It was like Paul Bunyan meets Cirque Du Soleil and it all happened right in my front yard.
It was Saturday morning. I saw him before he reached the house, he dropped a pile of orange rope on the ground and rang the bell. I hoped it was the tree guy and not just a random stranger brandishing a chainsaw as though it were a tinker toy.
Above the high-pitched commotion of two yapping dachshunds, he introduced himself.
“Hi, I’m Bobby, the tree guy,” he said.
A tiny wave of relief rolled through me.
He wore faded jeans and a grey muscle man t-shirt, and the slight swagger in his stance contradicted the modesty in his eyes.
“Sorry I didn’t get here sooner, I had to take the chipper in. It kept overheating, smoke was coming out everywhere. I told the guys at the shop what I thought was wrong, but instead of doing what mechanics should do, and figure it out, they took my word for it.
“What were they thinking? I’m a tree guy, they’re the mechanics. Sheesh!” Bobby ranted.
I laughed and said, “You should have sent it into the shop with a woman, because the mechanics never would have taken her word for it.”
He cinched the harness belt and strapped the tree spikes on over his boots.
One step at a time he secured his foothold and walked up the tree. His powerful hands grasped the rope and he pulled himself higher and higher.
I held my breath as I watched him maneuver. Suspended in air, held only by a rope, he swung through the tree and cut off one branch after another. He worked with his ground crew to drop each one to the ground with precision and a surprising grace.
He said, “One tree down, and one to go. I’ll be back on Monday.”
Bobby returned. It was Friday, not Monday, but nonetheless true to his word he was back.
The surface of my driveway was barely visible under the tangled mass of branches and leaves.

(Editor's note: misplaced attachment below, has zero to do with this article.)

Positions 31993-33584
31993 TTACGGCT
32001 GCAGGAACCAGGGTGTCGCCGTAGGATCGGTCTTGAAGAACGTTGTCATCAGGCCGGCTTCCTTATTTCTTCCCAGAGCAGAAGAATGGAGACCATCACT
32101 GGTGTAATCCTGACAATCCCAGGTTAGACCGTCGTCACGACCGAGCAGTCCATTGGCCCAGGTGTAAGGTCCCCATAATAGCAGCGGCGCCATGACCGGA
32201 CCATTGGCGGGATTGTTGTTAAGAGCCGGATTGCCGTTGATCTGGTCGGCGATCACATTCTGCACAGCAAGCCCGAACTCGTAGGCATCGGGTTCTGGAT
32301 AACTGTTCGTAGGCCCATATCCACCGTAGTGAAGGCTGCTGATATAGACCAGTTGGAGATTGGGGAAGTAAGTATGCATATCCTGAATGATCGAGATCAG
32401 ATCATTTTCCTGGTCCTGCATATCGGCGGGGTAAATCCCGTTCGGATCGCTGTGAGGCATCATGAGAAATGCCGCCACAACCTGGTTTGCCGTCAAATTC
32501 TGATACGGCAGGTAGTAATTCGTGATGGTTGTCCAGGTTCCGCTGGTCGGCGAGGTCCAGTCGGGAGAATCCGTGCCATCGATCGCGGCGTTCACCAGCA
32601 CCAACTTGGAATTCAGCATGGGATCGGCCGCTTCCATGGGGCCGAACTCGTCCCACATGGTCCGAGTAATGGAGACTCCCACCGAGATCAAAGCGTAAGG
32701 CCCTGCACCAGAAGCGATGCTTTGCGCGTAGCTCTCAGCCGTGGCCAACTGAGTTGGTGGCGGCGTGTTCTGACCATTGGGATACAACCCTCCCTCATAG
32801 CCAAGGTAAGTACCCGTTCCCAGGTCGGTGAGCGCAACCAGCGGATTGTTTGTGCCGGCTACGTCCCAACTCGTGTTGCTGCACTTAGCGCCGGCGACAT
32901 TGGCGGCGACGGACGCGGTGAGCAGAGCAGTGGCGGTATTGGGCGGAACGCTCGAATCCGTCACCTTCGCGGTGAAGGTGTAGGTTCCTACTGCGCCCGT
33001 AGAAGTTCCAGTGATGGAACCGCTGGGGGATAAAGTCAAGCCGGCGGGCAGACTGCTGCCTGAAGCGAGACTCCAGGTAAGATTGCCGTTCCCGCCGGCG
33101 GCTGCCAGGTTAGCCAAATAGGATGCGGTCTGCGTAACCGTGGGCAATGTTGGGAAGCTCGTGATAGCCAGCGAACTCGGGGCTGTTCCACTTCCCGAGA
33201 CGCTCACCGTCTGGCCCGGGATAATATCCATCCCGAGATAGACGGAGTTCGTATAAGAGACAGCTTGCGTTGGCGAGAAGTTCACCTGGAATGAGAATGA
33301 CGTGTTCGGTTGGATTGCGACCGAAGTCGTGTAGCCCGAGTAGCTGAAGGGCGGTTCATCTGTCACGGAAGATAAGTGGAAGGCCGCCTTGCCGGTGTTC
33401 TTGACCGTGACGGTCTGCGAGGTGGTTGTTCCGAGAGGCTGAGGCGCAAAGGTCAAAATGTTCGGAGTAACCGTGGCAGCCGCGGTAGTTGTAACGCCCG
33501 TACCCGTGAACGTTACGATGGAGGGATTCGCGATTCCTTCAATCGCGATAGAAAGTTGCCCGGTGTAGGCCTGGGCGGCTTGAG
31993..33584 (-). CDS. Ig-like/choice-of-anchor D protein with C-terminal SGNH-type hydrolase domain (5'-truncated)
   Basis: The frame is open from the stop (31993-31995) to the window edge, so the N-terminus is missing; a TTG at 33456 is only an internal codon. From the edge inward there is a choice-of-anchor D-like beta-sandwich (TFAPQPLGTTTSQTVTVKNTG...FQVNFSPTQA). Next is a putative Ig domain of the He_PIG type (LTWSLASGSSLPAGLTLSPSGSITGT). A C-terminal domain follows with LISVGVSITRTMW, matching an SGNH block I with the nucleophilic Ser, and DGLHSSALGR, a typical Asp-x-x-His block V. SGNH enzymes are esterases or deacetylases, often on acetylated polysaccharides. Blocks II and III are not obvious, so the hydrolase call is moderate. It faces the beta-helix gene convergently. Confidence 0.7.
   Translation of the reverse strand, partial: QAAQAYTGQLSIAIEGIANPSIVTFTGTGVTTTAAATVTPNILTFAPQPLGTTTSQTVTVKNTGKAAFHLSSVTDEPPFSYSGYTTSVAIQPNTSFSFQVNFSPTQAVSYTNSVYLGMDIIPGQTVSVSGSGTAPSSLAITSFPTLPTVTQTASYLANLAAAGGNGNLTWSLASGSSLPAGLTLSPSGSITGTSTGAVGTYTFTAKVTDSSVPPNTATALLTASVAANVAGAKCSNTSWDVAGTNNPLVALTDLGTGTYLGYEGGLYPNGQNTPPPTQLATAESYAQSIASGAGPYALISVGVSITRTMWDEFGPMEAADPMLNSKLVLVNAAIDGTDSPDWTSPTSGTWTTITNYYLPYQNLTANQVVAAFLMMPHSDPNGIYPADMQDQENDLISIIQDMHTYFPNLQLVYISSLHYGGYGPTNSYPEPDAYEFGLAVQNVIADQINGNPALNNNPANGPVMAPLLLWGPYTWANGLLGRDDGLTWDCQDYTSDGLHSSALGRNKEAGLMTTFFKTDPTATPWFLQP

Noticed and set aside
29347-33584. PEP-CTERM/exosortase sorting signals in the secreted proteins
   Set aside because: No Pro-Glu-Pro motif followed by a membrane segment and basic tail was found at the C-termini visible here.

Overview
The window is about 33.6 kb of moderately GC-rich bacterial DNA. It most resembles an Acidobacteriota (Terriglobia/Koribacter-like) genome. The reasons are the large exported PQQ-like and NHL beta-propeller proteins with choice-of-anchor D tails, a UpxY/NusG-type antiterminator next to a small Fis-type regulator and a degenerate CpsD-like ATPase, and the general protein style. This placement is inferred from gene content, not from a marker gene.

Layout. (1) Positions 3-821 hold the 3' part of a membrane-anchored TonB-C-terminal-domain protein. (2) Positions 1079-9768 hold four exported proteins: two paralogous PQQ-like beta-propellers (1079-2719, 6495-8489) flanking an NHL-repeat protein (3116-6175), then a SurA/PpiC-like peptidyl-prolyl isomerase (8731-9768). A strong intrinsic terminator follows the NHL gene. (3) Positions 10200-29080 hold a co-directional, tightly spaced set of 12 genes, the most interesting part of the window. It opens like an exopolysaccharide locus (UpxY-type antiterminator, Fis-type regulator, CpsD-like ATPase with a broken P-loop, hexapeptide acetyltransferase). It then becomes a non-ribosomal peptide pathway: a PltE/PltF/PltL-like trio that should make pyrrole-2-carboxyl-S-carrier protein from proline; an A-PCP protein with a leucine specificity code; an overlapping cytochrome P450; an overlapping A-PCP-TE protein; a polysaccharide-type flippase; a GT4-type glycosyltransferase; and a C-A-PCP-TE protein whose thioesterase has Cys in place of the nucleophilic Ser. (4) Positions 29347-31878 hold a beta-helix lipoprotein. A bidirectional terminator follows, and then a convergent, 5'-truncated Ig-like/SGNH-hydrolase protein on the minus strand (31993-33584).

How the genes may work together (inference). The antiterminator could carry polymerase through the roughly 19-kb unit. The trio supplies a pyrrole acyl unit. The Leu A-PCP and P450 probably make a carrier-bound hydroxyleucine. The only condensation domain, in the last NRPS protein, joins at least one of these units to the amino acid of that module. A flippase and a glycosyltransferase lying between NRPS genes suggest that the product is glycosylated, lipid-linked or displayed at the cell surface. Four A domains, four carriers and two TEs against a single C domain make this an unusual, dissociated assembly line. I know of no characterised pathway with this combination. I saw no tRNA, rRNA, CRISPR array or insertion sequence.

As I approached, the ground crew of two shouted out in unison, “Customer! …… Customer!”
“Is that a warning so everyone knows not to talk bad about the customer?” I asked.
“No ma’am, it’s so we know there’s a lady present,” was the reply.
I smiled and my eyes followed the direction of their tilted heads.
Bobby was more than 30 feet in the sky, framed by the two limbs he straddled, his dark grey t-shirt blended into the backdrop of darkening clouds.
I watched through a window of two fingers as he planted one foot into the branch and stretched his body along the length of it. Bobby swung the rope repeatedly until he secured a safe position to slay the next member of the tree.
Thunder cracked and the sky exploded, announcing the end of the day but not the end of the job.
The following morning was sunny, Bobby’s mood was not. There was no swagger in his stance and his entire body drooped with defeat.
He sighed and shrugged his shoulders, “I underbid this job by a longshot, it happens, but you still gotta finish the job and finish it right,” he said.
I watched him scale the mountainous locust one last time, there was only a glimpse of his red t-shirt visible between the leaves until he emerged at the top. Outlined against a sky of white and blue he balanced on the uneven branch and began to claim the tree.
For the next seven hours the chain saw whined and whirred through limb after limb, tree parts thudded to the ground and sawdust swirled through the air like a winter flurry.
At 6:42 p.m. the work to cut the remaining twenty feet of the locust tree into manageable pieces was still underway.
Unable to stay away, I watched the day come to a close. The trunk stretched across the neighbor’s yard and my view from the patio was partly blocked by the four feet that remained standing.
The buzz of the saw whirred and puttered into silence, “Damn it!” Bobby shouted.
It was the first time he had raised his voice since he started the job. Dusk fell around us, the saw had died, the job was not complete.
I’m surprised “damn it” was all he said.
In the days that followed I tried not to lose faith that Bobby would return. I wanted to believe that he would “finish the job and finish it right.”
One month and three days after the work was scheduled to start my doorbell rang.
It was Bobby, a man of his word.